… Yes, many overcome the craving for the same sex as well, especially after intensive inpatient treatment which we have at hospital and mental health facilities in the U.S.” (I asked the commenter for actual numbers of ‘cured’ gays and you can read his response here.

So let’s see what NARTH has to say about Spitzer?

Well, they ignore Spitzer’s retraction, calling it “regrets he might be having about getting involved with research on unwanted homosexuality” (http://narth.com/2012/04/all-the-talk-about-the-spitzer-study
Accessed 30 April 2012. The blog was removed sometime in 2013)

I note in the rest of their blog there is no attempt to engage scientifically with the reasons for his retraction. Instead they refer to “this modern “third rail of politics” (it used to be social security and old age benefits)” (ibid) and then state this is not about politics! The link they provide does likewise, providing no evidence to show that Spitzer’s original conclusion was valid, but instead attempt to confuse the issue. And just like the commenter who wrote on my blog, while they present themselves as scientific, words that “end in words” (Baha’u’llah, LAWḤ-I-MAQṢÚD (Tablet of Maqṣúd), Tablets After the Kitab-i-Aqdas, p.169) are not science. Just saying ‘someone is not born gay’ is an opinion; it is not scientific evidence even if the person stating the opinion is a therapist.

You might ask if it matters if Baha’is support the idea that homosexuality can be changed? It matters because Baha’is state they believe in the balance of science and religion and then ignore this when it comes to homosexuality. It matters because Baha’i youth are told they are wrong if they do not change to being heterosexual. It matters because it forces gay youth to hide their sexual orientation so that they are not pressured to undergo therapy. It matters because Baha’is such as the commenter on my blog then state things such as “The other two left therapy because they did not want to go through the tough work of changing, similar to other addicts who do not want to take the “road less traveled.””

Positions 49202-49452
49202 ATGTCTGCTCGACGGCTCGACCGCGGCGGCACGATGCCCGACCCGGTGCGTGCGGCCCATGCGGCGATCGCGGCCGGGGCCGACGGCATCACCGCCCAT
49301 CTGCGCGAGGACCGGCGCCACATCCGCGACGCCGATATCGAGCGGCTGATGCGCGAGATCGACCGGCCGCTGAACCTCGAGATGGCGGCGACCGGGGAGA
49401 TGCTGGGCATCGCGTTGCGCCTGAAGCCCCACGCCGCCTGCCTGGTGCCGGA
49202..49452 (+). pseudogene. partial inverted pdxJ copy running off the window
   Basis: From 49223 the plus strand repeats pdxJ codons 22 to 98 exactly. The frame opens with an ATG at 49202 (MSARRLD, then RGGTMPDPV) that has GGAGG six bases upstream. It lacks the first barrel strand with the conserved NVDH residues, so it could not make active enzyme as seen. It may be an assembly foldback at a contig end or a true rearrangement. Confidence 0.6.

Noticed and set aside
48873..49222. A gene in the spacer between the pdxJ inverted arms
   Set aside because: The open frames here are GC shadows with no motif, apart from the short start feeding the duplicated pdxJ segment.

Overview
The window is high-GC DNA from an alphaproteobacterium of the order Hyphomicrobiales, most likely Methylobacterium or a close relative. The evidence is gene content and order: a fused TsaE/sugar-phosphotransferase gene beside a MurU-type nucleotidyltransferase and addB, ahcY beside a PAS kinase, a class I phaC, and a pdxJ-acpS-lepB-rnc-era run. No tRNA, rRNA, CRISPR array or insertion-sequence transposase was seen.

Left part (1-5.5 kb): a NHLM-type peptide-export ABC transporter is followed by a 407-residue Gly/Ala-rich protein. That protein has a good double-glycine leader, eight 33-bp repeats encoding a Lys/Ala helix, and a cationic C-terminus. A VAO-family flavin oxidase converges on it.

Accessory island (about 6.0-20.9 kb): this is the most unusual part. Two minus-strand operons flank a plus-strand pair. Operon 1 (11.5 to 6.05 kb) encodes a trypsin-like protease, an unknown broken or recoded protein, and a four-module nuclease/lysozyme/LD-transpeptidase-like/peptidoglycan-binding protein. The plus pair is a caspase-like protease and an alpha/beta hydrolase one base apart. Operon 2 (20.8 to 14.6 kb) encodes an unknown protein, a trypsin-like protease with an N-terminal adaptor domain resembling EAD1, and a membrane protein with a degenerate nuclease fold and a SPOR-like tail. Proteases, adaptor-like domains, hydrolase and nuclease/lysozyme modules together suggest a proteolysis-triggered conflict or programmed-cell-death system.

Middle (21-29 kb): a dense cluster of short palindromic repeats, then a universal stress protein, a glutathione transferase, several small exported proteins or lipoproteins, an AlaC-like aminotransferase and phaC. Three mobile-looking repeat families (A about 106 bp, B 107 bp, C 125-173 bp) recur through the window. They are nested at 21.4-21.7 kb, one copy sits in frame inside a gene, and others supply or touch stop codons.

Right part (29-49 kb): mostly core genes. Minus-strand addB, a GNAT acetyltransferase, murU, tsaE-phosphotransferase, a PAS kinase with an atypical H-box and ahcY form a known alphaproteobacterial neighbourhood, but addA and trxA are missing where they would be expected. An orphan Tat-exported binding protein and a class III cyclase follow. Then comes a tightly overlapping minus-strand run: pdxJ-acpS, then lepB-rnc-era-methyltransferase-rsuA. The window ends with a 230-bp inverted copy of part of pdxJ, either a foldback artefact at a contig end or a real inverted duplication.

Baha’is along with other religions have been listed since 2008 as supporters in the NARTH mission statement Here’s a (screenshot of this for the day when this reference is removed from the NARTH website).
And the Baha’i community (through its BNASAA program (Bahá’í Network on Aids, Sexuality, Addictions, and Abuse) continues to refer to NARTH as a resource on its page on sexuality (accessed 28 April 2012 ). In particular Lynne Schreiber has been travelling across the U.S. with the support of the Baha’i community to give presentations on overcoming homosexuality. Her article citing NARTH and EXODUS International as resources is widely circulated by Baha’i counselors (known as ‘assistants’) While Baha’is do not have clergy, the assistants have a pastoral function. Their advice is not authoritative, but some Baha’is give it great weight.

How do I know this? My gay Baha’i friends are bombarded by these attempts to get them to change.